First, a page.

Very strong correlation between dominant negative activities of mutant thyroid hormone receptors and their binding avidity for corepressor SMRT

in Journal of Endocrinology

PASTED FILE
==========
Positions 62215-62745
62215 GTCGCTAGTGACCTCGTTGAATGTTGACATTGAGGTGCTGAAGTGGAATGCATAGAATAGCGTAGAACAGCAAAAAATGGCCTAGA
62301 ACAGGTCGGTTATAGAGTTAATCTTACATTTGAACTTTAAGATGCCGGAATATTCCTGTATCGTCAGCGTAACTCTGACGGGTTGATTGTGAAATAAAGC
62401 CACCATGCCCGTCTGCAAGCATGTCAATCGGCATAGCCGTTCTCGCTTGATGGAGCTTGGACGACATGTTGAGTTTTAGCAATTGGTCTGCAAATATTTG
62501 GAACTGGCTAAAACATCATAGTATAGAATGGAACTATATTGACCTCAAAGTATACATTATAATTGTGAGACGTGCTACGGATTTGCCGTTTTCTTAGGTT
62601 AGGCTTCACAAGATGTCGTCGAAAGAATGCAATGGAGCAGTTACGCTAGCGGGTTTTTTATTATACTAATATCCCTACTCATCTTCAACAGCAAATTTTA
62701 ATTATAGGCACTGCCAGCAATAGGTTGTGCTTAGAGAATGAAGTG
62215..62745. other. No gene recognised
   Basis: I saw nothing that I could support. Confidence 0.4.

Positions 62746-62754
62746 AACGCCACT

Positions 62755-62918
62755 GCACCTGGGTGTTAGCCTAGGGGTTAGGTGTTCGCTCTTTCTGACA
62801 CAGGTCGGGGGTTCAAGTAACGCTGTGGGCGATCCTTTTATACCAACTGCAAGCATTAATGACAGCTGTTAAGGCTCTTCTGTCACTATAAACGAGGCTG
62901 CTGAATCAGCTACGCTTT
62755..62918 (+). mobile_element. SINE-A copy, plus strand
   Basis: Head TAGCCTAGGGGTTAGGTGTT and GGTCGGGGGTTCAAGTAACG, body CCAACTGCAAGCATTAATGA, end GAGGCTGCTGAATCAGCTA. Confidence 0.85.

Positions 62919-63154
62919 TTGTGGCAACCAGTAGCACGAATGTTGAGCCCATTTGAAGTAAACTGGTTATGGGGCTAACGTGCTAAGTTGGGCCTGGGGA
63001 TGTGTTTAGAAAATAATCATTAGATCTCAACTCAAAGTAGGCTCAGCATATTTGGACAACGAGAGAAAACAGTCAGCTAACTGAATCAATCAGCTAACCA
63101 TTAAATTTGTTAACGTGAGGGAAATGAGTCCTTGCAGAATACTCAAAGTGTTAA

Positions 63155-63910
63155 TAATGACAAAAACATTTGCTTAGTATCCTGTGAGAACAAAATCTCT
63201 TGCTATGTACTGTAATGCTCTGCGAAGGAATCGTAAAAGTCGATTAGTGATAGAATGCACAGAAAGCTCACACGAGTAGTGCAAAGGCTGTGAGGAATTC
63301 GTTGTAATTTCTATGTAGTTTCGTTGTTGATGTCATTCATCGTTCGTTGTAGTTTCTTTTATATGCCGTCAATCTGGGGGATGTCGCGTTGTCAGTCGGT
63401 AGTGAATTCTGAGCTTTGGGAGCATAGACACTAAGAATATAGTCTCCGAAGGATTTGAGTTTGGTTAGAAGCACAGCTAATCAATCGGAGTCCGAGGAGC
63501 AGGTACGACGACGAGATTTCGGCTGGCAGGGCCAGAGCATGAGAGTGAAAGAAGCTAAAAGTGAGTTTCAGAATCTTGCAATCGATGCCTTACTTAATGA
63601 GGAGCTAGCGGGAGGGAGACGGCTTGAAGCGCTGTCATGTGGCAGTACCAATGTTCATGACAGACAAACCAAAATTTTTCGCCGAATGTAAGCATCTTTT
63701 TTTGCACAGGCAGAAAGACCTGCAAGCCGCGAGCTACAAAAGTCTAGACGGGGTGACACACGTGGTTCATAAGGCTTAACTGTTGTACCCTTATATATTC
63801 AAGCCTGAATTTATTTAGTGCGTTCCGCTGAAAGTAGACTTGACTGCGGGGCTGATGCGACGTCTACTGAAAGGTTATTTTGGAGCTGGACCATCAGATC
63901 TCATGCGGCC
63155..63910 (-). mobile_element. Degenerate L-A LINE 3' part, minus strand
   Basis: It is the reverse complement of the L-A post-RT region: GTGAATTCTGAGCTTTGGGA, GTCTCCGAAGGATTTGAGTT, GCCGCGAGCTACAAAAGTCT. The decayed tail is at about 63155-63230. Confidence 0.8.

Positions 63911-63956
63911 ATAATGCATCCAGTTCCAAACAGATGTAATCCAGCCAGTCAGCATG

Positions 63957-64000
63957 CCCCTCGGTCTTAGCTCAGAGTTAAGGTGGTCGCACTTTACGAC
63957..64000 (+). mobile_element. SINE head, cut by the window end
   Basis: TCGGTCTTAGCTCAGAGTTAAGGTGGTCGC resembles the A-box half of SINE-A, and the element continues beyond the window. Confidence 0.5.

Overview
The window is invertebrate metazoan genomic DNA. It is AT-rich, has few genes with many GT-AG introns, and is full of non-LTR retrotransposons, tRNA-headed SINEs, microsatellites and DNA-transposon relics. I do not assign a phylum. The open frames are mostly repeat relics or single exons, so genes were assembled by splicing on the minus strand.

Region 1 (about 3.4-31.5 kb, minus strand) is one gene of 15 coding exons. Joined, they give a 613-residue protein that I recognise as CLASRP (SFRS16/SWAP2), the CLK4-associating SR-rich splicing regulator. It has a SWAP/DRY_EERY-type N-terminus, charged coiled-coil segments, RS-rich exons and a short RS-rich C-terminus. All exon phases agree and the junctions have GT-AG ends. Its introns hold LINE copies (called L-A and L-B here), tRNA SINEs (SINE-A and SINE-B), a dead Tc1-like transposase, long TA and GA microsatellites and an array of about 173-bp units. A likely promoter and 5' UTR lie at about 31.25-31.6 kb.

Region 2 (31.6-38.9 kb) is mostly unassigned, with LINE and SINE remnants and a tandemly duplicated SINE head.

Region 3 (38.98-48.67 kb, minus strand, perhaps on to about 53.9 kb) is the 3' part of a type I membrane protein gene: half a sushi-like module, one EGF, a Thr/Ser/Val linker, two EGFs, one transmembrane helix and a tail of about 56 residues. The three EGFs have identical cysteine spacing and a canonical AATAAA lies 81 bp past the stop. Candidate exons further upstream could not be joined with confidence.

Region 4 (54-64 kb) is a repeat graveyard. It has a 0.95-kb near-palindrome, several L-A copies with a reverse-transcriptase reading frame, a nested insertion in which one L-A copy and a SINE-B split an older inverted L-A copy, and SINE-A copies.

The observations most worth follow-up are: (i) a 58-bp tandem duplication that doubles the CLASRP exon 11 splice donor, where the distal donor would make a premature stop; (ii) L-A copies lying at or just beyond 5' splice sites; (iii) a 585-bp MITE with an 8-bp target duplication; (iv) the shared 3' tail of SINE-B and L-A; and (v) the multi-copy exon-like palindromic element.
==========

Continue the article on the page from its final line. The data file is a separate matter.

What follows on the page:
The syndrome of resistance to thyroid hormone (RTH) is an inherited disorder involving a mutation of the thyroid hormone receptor (TR) gene. Mutant (m) TR inhibits wild-type (wt) TR functions in a dominant negative manner, and this dominant negative effect (DNE) is a crucial factor in RTH pathogenesis. The molecular mechanism of the DNE is still unclear, although several possibilities (including competition between wt- and mTRs at the T(3) response element (TRE), sequestration of TR-associated protein(s) and titration out of functional TR) have been considered. Here we report that the DNE of mTRs is strongly correlated with their binding avidity for the retinoid X receptor (RXR), and especially for corepressor SMRT (silencing mediator for retinoid and thyroid hormone receptor), but not for the nuclear receptor corepressor, NCoR. The DNE of six natural TRs and four artificially constructed mTRs was assayed using a TR reporter gene containing TRE-DR4 (DR=direct repeat), TRE-pal (pal=palindrome) or TRE-lap (lap=inverted palindrome) in CV1 cells treated with 10 nM T(3). Of the mTRs examined, F451X (with a carboxy-terminal 11-amino-acid truncation) identified in a patient with RTH exhibited the strongest DNE on all TREs. The binding affinities between mTRs and corepressors SMRT or NCoR were quantified using a two-hybrid interference assay system consisting of VP16-TR(LBD) (LBD=ligand binding domain) and Gal4(DBD)-SMRT (DBD=DNA binding domain), or Gal4(DBD)-NCoR respectively, together with the Gal4 reporter gene. In this assay, VP16-TR(LBD) and Gal4(DBD)-SMRT (or Gal4 (DBD)-NCoR) interact with each other and trans-activate the Gal4 reporter gene. When an equal amount of mTR is coexpressed, it reduces the transcriptional activity of the reporter gene, depending on its binding avidity for a corepressor. A very strong correlation was observed between the SMRT-binding activity and the potency of the DNE among six natural mTRs and also among all mTRs, including four artificially constructed ones. The relationship between NCoR and DNE, however, was not significant. When we assayed the binding avidity of mTRs for RXR by using a two-hybrid assay system consisting of Gal4(DBD)-RXR(LBD) and VP16-TR(LBD), a significant correlation between DNE and binding avidity for the RXR was also observed. These results suggest that a corepressor plays an important role in DNE pathogenesis.


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